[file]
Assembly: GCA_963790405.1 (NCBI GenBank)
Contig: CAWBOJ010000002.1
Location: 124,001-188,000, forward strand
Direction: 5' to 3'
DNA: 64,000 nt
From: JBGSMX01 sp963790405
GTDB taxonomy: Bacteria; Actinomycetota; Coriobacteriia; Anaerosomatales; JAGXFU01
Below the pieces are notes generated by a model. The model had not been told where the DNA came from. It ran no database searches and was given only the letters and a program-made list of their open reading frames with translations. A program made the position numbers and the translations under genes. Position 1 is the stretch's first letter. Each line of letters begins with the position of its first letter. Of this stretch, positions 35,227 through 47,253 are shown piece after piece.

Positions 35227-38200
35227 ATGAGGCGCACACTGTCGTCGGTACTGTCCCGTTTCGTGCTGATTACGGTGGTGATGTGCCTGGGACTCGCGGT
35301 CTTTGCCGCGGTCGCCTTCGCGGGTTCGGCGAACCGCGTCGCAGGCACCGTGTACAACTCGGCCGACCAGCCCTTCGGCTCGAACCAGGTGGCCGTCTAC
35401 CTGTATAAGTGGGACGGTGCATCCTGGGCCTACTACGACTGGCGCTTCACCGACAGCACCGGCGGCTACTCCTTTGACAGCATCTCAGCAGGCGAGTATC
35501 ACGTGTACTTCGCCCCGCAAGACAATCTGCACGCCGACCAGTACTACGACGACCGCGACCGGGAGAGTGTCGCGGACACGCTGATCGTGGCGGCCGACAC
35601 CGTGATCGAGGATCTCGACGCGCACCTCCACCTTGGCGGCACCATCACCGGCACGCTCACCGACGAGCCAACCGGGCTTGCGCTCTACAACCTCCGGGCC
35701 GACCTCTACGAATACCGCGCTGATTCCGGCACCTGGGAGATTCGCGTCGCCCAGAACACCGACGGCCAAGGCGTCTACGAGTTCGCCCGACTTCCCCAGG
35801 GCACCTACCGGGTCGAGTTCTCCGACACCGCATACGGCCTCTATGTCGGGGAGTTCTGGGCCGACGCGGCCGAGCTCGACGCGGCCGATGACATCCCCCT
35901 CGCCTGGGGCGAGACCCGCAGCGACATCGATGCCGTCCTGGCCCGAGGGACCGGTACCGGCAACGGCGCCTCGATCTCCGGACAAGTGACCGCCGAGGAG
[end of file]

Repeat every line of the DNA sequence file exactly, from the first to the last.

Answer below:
Assembly: GCA_963790405.1 (NCBI GenBank)
Contig: CAWBOJ010000002.1
Location: 124,001-188,000, forward strand
Direction: 5' to 3'
DNA: 64,000 nt
From: JBGSMX01 sp963790405
GTDB taxonomy: Bacteria; Actinomycetota; Coriobacteriia; Anaerosomatales; JAGXFU01
Below the pieces are notes generated by a model. The model had not been told where the DNA came from. It ran no database searches and was given only the letters and a program-made list of their open reading frames with translations. A program made the position numbers and the translations under genes. Position 1 is the stretch's first letter. Each line of letters begins with the position of its first letter. Of this stretch, positions 35,227 through 47,253 are shown piece after piece.

Positions 35227-38200
35227 ATGAGGCGCACACTGTCGTCGGTACTGTCCCGTTTCGTGCTGATTACGGTGGTGATGTGCCTGGGACTCGCGGT
35301 CTTTGCCGCGGTCGCCTTCGCGGGTTCGGCGAACCGCGTCGCAGGCACCGTGTACAACTCGGCCGACCAGCCCTTCGGCTCGAACCAGGTGGCCGTCTAC
35401 CTGTATAAGTGGGACGGTGCATCCTGGGCCTACTACGACTGGCGCTTCACCGACAGCACCGGCGGCTACTCCTTTGACAGCATCTCAGCAGGCGAGTATC
35501 ACGTGTACTTCGCCCCGCAAGACAATCTGCACGCCGACCAGTACTACGACGACCGCGACCGGGAGAGTGTCGCGGACACGCTGATCGTGGCGGCCGACAC
35601 CGTGATCGAGGATCTCGACGCGCACCTCCACCTTGGCGGCACCATCACCGGCACGCTCACCGACGAGCCAACCGGGCTTGCGCTCTACAACCTCCGGGCC
35701 GACCTCTACGAATACCGCGCTGATTCCGGCACCTGGGAGATTCGCGTCGCCCAGAACACCGACGGCCAAGGCGTCTACGAGTTCGCCCGACTTCCCCAGG
35801 GCACCTACCGGGTCGAGTTCTCCGACACCGCATACGGCCTCTATGTCGGGGAGTTCTGGGCCGACGCGGCCGAGCTCGACGCGGCCGATGACATCCCCCT
35901 CGCCTGGGGCGAGACCCGCAGCGACATCGATGCCGTCCTGGCCCGAGGGACCGGTACCGGCAACGGCGCCTCGATCTCCGGACAAGTGACCGCCGAGGAG